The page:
A Letter from South Atlanta
Any concerns I may have had for my safety were eclipsed by the attendance of a beautiful Wandering Albatross
I am delighted to report that I have finally reached the remote South Atlantic island of Tristan da Cunha, a long and arduous voyage of over 6,000 miles. It has truly been an experience to behold, for as you know, I have always held a burning ambition to sail single-handed around the world, having been inspired to do so by the late Sir Francis Chichester, whom you will recall was the first person to circumnavigate the globe in 1966/67 in his Ketch ‘GIPSY MOTH IV’. I showed you the blue plaque on his former home in St. James’s Place when we went to Dukes Hotel for cocktails last year.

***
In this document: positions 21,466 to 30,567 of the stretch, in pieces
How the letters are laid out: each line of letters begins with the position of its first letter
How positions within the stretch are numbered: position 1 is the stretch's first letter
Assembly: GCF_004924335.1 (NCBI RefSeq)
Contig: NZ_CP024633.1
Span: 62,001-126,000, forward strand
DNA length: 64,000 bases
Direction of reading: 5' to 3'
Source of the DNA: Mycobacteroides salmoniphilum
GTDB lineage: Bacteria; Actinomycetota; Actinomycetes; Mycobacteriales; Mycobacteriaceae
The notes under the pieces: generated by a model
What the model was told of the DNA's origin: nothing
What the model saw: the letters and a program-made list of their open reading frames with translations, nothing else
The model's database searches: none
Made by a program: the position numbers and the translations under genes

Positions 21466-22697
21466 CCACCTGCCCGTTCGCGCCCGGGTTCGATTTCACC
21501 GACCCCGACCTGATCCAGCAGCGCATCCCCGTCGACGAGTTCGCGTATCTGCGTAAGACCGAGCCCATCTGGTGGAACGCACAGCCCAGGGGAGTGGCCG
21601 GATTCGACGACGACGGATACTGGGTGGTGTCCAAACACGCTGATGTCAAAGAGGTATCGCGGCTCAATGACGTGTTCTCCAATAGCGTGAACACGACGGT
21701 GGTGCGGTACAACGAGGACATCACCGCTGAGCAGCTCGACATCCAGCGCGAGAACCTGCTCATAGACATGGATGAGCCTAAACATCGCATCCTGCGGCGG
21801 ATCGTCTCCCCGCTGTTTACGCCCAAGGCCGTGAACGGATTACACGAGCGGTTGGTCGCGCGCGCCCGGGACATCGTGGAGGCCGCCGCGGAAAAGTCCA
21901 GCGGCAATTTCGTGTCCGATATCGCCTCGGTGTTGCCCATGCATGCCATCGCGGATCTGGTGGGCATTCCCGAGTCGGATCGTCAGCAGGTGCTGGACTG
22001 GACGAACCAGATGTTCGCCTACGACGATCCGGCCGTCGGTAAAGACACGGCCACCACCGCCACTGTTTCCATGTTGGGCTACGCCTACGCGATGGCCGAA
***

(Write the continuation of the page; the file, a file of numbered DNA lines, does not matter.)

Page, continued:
It has taken me just over 3 weeks to sail here from Ireland, interrupted by a very brief stop at the beautiful Cape Verde Islands and Ascension, just over 1900 to the north of here. The passage south was relatively good sailing save perhaps for a ferocious storm which hit me from the south 350 miles west of St. Helena.
The storm lasted for 3 days, but any concerns I may have had for my safety were eclipsed by the attendance of a beautiful Wandering Albatross, a magnificent bird who followed me from astern for 2 days during the storm and 2 days after.
As you can imagine, this has been a life-changing experience and one that I am looking forward to sharing with our discerning readers later in the year. I have been exploring Tristan and the neighbouring islands of Gough, Nightingale and Inaccessible for the past 3-4 days now and plan to stay until the end of the week before slipping my moorings for the return passage to Ireland.
This letter will no doubt reach you long after I have returned, which should hopefully be around the 9th-11th June. Weather permitting of course!
Please send my very best wishes to Jane and all the team.
Take good care